How many people can seriously say that they regret reading through the American diplomatic cables currently being distributed and uploaded by the WikiLeaks website? For journalists, the documents are a fountain that just keeps giving; for historians, a useful corrective to interpretative ambiguities about past events. For everyone, they provide a valuable window into how the US government functions.
Julian Assange, the founder of WikiLeaks, has both been hailed as a champion of free speech and condemned as an irresponsible jerk, even a criminal. But how does he view himself, and his endeavors? In The Australian this week, Assange took a broadly libertarian approach in explaining why he has leaked US diplomatic and military documents. “Democratic societies need a strong media and WikiLeaks is part of that media,” he wrote. “The media helps keep government honest.”
Assange explained, “WikiLeaks coined a new type of journalism: scientific journalism. We work with other media outlets to bring people the news, but also to prove it is true. Scientific journalism allows you to read a news story, then to click online to see the original document it is based on. That way you can judge for yourself: Is the story true? Did the journalist report it accurately?”
Uncovering the truth is an ambition that most honest observers of politics seek to fulfill. However, there are three major problems with Assange’s disclosure of the American diplomatic cables, but also American war logs from Afghanistan and Iraq. The first is fairly straightforward, and has been widely debated. The release of the documents risks the lives of America’s foreign sources or informants if their names are not concealed. Assange has defended himself poorly in this regard. Although he claims that no one has been harmed because of the publication of names, the evidence suggests otherwise.
According to a portrait of Assange in the New York Times, for instance, the Taliban have prepared a wanted list of 1,800 Afghans whom they consider traitors. A Taliban spokesperson told the newspaper that a nine-member commission had been formed to examine the names of “spies” whose identities were divulged in the Afghan war logs released by WikiLeaks, and was checking these against the names on the wanted list. Even people within the WikiLeaks organization have clashed with Assange over his reckless refusal to delete names in many documents.
A second problem is that even though WikiLeaks has put out some documents not related to the United States, by far the most significant material the website has publicized addresses American foreign policy concerns. That is, perhaps, understandable, since Assange was lucky enough to receive a treasure trove of papers and videos downloaded by an American soldier, Bradley Manning. But Assange has also openly expressed his hostility to the US, telling the New York Times that it was increasingly a “militarized society and a threat to democracy”. He also noted, “we have been attacked by the United States, so we are forced into a position where we must defend ourselves.”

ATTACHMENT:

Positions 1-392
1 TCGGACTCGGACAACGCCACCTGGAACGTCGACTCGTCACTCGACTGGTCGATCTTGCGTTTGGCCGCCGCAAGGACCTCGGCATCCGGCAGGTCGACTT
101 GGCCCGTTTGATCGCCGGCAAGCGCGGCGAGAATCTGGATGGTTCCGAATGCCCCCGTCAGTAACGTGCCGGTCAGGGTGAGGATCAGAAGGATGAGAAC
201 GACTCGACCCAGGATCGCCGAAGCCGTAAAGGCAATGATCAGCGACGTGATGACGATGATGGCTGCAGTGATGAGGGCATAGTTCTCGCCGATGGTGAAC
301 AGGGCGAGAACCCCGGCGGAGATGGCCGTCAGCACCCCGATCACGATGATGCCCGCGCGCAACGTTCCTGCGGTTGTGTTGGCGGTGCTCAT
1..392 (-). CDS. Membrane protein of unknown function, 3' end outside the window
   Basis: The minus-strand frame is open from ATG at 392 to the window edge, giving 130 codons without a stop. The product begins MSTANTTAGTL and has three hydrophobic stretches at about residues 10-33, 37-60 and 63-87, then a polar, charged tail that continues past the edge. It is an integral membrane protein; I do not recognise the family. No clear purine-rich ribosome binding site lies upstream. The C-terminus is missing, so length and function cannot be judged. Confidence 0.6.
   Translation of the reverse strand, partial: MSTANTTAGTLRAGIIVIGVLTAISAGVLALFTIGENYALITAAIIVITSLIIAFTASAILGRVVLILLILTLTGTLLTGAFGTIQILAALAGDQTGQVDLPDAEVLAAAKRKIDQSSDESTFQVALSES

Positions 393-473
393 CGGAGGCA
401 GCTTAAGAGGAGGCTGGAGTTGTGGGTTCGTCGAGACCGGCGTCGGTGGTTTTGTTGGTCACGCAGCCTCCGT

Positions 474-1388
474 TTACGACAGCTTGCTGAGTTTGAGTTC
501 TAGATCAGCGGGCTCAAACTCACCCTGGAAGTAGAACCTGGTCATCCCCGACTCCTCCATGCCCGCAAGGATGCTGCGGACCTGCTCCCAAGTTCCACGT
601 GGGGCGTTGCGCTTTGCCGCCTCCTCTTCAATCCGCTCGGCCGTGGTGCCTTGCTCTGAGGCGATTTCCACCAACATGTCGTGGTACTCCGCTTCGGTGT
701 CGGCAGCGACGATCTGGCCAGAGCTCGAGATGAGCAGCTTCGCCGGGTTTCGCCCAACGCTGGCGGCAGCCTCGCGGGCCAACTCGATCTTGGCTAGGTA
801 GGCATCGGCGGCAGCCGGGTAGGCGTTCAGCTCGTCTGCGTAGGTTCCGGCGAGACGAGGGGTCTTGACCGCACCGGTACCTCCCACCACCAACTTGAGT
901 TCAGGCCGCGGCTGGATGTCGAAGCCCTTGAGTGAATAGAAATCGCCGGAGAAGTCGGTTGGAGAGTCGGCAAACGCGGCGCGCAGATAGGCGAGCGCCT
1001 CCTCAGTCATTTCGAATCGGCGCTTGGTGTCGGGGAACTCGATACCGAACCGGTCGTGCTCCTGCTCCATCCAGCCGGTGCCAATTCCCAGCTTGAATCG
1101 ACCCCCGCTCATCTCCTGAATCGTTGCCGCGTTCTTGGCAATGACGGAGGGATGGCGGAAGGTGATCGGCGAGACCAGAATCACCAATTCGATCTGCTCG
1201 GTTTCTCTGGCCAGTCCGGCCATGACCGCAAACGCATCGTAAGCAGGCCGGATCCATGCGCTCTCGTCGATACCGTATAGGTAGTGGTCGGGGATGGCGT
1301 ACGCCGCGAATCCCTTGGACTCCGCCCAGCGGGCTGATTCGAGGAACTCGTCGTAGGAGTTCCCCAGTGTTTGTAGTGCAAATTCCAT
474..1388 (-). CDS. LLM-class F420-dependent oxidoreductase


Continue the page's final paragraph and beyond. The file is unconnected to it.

That begs the question: Is Assange out to keep government and media honest, or is he out to punish the United States? He might answer that he is pursuing both aims, but today the second is being achieved at the expense of the first, especially in the Middle East. Partisan media outlets here are printing and highlighting only those cables that support their political line, and most of them are doing so by focusing on the links between their political enemies and Washington. In no way have the WikiLeaks leaks improved media behavior. On the contrary.
A third problem is that Assange, in his The Australian article, describes himself as following in the line of his fellow Australian Queenslanders, who “[speak] their minds bluntly” and “[distrust] big government as something that could be corrupted if not watched carefully”.
Sure, big government corrupts, but does Assange really believe that his release of diplomatic documents will do anything but spur Washington to expand its powers? The Obama administration is already throwing its weight around to compel Sweden to extradite Assange; and given American anger over the leaks, we can now expect information to be more tightly controlled by the US government, and officials to be less willing to talk to journalists, than ever before. The leaks won’t help make the US government more open and accountable; they practically ensure that it will be excessively suspicious, imperious and secretive.
So what do we really have with the leak of diplomatic cables? An America that feels, with some justification, that Assange’s prime objective is to humiliate it and impair its information gathering capacities. We have an America more likely to bolster its substantial ability to curb the dissemination of information, while punishing those who dissent. And we have media all over the world behaving like sharks in a feeding frenzy, acting even less responsibly than they normally do.
All we can say to that is thanks a lot Julian Assange.